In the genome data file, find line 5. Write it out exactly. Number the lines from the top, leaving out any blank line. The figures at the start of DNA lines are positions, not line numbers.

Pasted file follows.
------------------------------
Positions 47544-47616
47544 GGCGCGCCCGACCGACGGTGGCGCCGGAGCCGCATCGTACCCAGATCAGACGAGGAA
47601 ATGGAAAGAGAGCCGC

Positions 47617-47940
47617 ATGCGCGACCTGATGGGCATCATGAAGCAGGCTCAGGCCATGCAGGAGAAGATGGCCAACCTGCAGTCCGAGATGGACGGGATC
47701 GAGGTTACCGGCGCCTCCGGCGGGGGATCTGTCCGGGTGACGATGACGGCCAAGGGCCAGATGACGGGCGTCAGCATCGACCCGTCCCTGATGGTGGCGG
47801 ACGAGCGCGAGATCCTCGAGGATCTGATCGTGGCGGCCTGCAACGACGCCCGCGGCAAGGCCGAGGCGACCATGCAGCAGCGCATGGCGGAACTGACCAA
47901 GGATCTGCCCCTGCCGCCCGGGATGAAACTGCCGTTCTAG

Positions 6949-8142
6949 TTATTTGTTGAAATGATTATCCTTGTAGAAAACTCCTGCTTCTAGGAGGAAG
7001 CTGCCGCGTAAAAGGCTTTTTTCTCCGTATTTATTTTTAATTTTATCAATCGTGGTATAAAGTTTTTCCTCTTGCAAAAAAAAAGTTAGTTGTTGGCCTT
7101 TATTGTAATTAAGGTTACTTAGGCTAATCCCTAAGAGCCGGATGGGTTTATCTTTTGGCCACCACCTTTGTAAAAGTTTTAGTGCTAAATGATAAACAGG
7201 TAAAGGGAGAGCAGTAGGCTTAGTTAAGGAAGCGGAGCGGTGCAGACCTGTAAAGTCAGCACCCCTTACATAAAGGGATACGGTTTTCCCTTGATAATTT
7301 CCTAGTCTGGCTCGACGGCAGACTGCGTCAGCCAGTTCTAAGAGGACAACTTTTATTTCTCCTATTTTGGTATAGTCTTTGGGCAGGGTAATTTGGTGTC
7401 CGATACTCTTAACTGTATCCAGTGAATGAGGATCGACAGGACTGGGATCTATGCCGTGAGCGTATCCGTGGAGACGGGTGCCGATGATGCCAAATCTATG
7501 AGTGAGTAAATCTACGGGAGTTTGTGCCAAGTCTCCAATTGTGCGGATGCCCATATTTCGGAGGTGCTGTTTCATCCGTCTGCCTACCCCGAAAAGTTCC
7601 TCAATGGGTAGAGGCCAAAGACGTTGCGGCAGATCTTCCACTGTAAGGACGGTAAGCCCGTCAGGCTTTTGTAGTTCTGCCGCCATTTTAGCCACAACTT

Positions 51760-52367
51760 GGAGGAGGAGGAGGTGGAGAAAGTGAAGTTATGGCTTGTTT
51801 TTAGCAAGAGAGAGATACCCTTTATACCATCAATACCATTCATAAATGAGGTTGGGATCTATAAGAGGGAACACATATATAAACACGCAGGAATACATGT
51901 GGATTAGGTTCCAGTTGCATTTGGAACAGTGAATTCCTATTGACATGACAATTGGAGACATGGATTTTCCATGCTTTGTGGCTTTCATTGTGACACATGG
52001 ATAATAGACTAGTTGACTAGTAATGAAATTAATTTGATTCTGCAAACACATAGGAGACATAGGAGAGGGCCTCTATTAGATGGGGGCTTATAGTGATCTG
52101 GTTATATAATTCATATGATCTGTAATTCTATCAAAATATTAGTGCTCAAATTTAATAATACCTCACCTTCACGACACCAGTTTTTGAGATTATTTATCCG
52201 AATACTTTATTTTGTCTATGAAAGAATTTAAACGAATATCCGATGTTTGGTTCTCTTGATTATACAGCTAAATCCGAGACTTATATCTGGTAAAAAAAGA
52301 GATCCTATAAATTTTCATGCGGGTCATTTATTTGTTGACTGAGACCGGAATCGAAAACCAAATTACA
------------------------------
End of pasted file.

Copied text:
47617 ATGCGCGACCTGATGGGCATCATGAAGCAGGCTCAGGCCATGCAGGAGAAGATGGCCAACCTGCAGTCCGAGATGGACGGGATC